Needless to say, the race is on to develop breakthrough cosmetics using nanotechnology. A great deal remains to be learned about the safety and effectiveness of these technologies and there will no doubt be further evolution of their regulation.


Nanotechnology is an exciting frontier in many scientific disciplines. Like every other innovation throughout history, it can also be burdened with unintended consequences. In the future, nanotechnology may help us to reverse aging at the cellular level and treat skin disorders with efficacy levels never seen before.

However, due to the fact that nanomaterials can have chemical, physical and biological properties that are different from larger particles of the same chemical composition poses challenges for scientists and regulators across the globe. With intense scrutiny from consumers and their advocacy groups, the industry must continue to take the utmost care to demonstrate the safety of these products for their intended topical use.6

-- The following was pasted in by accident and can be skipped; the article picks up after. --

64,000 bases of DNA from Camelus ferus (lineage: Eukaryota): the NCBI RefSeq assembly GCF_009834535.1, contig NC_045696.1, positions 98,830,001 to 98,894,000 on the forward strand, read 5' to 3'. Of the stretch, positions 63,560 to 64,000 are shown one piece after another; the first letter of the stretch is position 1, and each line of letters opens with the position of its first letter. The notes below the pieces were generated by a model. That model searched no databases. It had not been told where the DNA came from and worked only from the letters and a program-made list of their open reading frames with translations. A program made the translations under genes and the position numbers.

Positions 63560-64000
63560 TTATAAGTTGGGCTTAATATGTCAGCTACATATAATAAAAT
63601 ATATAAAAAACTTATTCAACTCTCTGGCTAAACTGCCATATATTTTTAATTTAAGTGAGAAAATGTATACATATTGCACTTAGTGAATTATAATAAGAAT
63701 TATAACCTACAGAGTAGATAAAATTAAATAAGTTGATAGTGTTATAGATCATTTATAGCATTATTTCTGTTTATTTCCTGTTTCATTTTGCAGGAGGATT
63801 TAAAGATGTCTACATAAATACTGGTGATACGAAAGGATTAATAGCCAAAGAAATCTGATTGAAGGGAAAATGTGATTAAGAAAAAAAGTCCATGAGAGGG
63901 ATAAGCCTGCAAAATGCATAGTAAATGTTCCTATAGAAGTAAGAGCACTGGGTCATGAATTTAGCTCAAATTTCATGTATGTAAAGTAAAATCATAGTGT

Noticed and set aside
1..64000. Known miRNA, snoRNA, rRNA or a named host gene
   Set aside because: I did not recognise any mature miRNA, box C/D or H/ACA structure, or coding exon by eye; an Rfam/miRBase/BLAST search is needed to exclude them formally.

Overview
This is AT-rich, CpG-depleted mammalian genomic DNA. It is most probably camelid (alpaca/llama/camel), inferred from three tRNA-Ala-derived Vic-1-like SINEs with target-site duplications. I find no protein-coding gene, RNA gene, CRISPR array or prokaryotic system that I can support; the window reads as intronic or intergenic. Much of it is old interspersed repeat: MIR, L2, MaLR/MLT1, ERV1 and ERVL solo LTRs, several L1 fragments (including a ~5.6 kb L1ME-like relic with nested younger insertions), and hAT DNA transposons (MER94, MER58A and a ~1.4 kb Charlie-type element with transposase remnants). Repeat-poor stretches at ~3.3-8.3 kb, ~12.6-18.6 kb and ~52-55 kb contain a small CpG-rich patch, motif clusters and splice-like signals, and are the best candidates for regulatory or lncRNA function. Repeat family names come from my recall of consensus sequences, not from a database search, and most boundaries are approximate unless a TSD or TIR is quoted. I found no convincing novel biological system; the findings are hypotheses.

1. Gupta, S., Bansal, R., Gupta, S., Jindal, N., & Jindal, A. (2013, December). Nanocarriers and nanoparticles for skin care and dermatological treatments. Indian Dermatology Online Journal, 4(4), 267-272. doi:10.4103/2229-5178.120635
  2. Hadgraft, J. (2001, August 14). Skin, the final frontier. International Journal of Pharmaceutics, 224(1-2), 1-18.
  3. Boysen, E. (n.d.). Nanotechnology in Cosmetics and Skin Care. Retrieved January 2016, from Understanding Nano: http://www.understandingnano.com/nanotechnology-skin-care-cosmetics.html